At this point in the game, you have come across a self-proclaimed yogi. They are easy to spot. Just look for brightly colored Lycra pants and follow the intermittent whiffs of incense. They’re probably sipping an awkwardly green drink and proclaiming the benefits of mediation. Or perhaps you have seen them on Instagram with the pictures of fit figures in arm-balancing poses like Scorpion or Flying Crow; feet in the air, bodies in contorted positions. It’s enough to keep any outsider from coming within a yoga mat’s distance of a studio.

The good news is that not only yogis practice yoga. Regular non-bendy folks are rolling out their mats daily and enjoying the benefits of this ancient discipline. The requirements are few. Come as you are, be willing and have a mat. (The last one isn’t even a necessity. Most studios will have mats available for rent and use.) So who is yoga for?


How about insomniacs? Yoga is for people who can’t sleep. Findings from clinical trials by Brigham and Women’s Hospital suggest that a regular yoga practice can reduce the effects of chronic insomnia. Total sleep time and overall quality of sleep improved significantly as participants maintained a simple daily practice. My go-to for better sleep is Power or Vinyasa Yoga. In a Power Yoga class, you’ll be led through multiple sequences for a full-body workout. Sometimes the room is heated, but that depends on the studio.

Yoga is also for people who are stressed at work. Studies have found that just a single hour-long yoga class per week can improve overall self-confidence and ability to handle high-stress situations in the workplace. Any style yoga will provide the benefit of relieving stress, but a great variation that calms is found in Restorative Yoga. Think less work and more relaxation as poses are held longer and props are easily available for modifications. It will be the most chill lunch break you’ll ever take.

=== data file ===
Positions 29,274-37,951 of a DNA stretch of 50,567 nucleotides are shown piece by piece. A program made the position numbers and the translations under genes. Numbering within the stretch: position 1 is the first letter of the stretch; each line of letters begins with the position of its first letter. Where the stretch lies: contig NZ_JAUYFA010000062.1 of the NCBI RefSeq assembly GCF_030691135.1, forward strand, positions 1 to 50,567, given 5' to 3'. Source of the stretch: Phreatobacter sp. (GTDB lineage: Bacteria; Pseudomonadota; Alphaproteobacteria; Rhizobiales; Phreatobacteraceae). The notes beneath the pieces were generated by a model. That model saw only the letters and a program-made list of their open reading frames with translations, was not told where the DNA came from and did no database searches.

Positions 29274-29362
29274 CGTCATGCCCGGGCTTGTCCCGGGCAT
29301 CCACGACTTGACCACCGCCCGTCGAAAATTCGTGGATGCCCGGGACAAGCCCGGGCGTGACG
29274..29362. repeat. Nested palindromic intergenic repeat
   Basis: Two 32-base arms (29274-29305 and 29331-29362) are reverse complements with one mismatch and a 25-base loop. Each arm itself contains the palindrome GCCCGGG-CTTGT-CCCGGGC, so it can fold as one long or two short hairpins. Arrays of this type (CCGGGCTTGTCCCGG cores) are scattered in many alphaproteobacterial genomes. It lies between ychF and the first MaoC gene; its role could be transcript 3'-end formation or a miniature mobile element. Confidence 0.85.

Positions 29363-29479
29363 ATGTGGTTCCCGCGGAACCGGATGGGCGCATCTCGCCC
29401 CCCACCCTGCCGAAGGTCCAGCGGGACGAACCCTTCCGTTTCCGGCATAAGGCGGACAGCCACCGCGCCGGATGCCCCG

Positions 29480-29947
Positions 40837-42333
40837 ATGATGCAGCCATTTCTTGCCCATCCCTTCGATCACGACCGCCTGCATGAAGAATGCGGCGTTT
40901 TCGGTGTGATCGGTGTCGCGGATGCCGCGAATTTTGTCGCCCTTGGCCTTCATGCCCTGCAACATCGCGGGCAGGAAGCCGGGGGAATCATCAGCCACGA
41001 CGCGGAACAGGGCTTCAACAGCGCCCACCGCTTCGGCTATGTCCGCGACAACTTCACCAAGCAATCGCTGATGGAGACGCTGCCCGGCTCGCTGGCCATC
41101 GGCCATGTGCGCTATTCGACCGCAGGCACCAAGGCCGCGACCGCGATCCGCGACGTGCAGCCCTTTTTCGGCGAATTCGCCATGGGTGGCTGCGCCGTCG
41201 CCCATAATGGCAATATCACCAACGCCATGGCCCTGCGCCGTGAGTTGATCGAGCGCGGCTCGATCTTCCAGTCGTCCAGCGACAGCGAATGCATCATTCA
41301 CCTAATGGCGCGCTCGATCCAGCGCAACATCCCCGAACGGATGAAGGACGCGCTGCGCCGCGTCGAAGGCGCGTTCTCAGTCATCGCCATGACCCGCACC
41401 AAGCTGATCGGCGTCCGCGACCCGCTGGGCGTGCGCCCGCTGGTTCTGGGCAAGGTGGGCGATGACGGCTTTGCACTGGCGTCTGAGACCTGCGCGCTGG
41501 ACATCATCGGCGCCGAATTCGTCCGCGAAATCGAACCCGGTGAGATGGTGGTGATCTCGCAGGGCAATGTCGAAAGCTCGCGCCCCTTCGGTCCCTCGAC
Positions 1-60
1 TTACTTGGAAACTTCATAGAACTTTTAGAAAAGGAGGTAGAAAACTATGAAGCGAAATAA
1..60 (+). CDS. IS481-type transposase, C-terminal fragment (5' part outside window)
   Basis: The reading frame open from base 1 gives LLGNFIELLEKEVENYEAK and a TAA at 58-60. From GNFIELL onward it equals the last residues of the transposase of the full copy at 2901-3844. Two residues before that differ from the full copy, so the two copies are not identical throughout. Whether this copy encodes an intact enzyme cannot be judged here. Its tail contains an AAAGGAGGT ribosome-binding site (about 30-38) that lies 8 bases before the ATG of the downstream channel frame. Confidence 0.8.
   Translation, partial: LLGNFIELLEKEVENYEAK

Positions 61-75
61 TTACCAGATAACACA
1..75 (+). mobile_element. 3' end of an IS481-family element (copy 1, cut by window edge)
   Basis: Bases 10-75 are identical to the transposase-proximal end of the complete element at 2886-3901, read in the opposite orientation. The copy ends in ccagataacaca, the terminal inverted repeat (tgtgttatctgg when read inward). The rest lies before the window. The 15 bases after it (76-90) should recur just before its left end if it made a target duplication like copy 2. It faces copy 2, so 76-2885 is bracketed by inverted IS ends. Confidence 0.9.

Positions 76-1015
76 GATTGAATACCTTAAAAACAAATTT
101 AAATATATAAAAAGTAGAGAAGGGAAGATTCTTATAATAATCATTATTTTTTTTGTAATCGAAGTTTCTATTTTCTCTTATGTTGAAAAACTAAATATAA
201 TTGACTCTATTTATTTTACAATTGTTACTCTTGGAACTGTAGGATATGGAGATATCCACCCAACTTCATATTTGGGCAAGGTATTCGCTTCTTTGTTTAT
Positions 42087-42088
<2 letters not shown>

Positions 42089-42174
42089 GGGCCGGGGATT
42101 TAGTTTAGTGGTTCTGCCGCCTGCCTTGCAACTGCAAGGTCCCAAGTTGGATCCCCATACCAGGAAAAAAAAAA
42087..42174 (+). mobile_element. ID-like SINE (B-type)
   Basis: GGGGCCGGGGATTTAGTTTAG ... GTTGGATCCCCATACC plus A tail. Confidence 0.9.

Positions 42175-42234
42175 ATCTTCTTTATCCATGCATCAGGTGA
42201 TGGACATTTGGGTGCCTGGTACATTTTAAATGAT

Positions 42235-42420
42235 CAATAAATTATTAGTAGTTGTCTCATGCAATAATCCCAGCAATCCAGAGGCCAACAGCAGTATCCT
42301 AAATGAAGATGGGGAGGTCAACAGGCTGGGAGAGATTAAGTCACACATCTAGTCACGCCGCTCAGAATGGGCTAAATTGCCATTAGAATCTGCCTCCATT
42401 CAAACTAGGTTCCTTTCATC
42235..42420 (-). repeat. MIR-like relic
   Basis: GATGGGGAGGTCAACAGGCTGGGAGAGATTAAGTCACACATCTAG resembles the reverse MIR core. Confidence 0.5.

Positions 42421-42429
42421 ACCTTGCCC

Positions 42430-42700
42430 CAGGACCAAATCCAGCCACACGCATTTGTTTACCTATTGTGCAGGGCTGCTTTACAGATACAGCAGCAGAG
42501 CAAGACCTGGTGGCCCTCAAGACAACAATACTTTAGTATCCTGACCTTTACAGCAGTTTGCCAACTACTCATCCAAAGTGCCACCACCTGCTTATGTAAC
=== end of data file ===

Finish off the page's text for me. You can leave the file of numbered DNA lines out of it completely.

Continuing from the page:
And yoga is for anxious people because every style of yoga begins with a breathing exercise. With every movement there is an accompanying inhalation and exhalation. This simple practice of conscious breathing while in challenging poses increases activation of the parasympathetic nervous system as opposed to the sympathetic. It’s the involuntary choice of rest-and-digest versus fight-or-flight made accessible. A continued yoga practice is training for remaining calm no matter the situation.

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Yoga is for people who cannot touch their toes. No matter the sequence or pose, yoga is personal. It is not a competition to see who can bend or twist the farthest. The beauty of this discipline is starting where you are and building from there. This week it might mean reaching your knees. In three weeks, maybe your ankles. Yoga not only increases flexibility, but also strength, which means better performance in other sports and also less chance for injury.

To put it simply, yoga is for everyone. The mental and physical benefits far outweigh any excuse to not try a class or start a home practice. The real challenge is stopping once you realize the good that comes from it all. And should you become a yogi, I will admit (somewhat begrudgingly) that yoga is still for you.

Brittany Norris is an RYT 200 who received her training at MBody Yoga. Her favorite style yoga is Baptiste Power Yoga followed by Restorative Yoga.